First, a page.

Realistically Fake: Self-Reflexive Consciousness, Ironic (Dis)Engagement with Hybrid Reality Television, and Their Impact on Consumption
Russell W. Belk, Albert Muñiz, Hope Jensen Schau and Kent Grayson (eds.), Research in Consumer Behavior, 2011
15 Pages Posted: 24 Nov 2015
Date Written: 2011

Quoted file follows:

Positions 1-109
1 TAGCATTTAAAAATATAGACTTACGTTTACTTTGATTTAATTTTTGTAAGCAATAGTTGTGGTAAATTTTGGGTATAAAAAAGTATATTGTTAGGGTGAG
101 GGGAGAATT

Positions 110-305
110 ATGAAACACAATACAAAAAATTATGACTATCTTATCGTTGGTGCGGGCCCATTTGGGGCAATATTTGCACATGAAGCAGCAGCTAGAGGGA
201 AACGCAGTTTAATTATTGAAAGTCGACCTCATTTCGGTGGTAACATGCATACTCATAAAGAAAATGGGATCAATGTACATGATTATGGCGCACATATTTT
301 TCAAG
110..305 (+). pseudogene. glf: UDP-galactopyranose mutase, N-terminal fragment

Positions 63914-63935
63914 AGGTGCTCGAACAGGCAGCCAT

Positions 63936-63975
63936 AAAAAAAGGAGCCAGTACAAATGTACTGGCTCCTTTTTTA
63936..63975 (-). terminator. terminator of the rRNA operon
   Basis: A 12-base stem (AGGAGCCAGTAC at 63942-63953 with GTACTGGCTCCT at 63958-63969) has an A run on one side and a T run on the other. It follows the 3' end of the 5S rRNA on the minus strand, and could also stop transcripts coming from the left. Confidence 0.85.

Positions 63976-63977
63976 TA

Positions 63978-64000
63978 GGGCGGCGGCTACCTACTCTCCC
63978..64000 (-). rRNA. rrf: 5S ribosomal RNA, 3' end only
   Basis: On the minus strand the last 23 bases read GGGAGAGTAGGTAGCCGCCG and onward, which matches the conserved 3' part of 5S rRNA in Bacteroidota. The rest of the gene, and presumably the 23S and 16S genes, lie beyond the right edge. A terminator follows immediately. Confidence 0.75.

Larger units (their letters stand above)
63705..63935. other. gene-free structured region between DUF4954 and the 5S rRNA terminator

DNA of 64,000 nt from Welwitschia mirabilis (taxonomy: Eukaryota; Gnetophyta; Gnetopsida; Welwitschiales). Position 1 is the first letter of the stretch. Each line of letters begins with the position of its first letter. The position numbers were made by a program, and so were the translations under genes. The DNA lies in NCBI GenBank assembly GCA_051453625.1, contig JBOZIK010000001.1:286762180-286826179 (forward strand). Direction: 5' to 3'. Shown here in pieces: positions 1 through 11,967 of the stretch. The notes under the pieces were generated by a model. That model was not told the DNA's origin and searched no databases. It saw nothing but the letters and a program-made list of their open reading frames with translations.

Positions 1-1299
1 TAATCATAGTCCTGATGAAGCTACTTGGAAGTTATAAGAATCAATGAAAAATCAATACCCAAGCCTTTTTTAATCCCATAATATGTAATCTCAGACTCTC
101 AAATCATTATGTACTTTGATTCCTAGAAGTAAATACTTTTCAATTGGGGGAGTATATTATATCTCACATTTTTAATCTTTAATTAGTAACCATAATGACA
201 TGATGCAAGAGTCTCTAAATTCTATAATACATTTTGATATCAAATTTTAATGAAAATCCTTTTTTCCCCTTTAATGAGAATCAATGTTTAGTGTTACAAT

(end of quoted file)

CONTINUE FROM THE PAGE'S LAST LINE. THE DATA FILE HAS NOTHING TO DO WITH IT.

Purpose – Hybrid reality television, a burgeoning subgenre spawning from the reality television genre, distinguishes itself from its parent genre through dramatizations that have been described as presenting a "quasi-reality" that is disorientating for the viewer (Caramanica, 2010). In addition to blurring the lines between fact and fiction, hybrid reality programs blur the lines between product placement and entertainment as products are seamlessly blended into the depicted lifestyles. This research explores how consumers negotiate hybrid reality television programs and how this process transpires in viewers’ reactions to the consumption portrayals within the programs.
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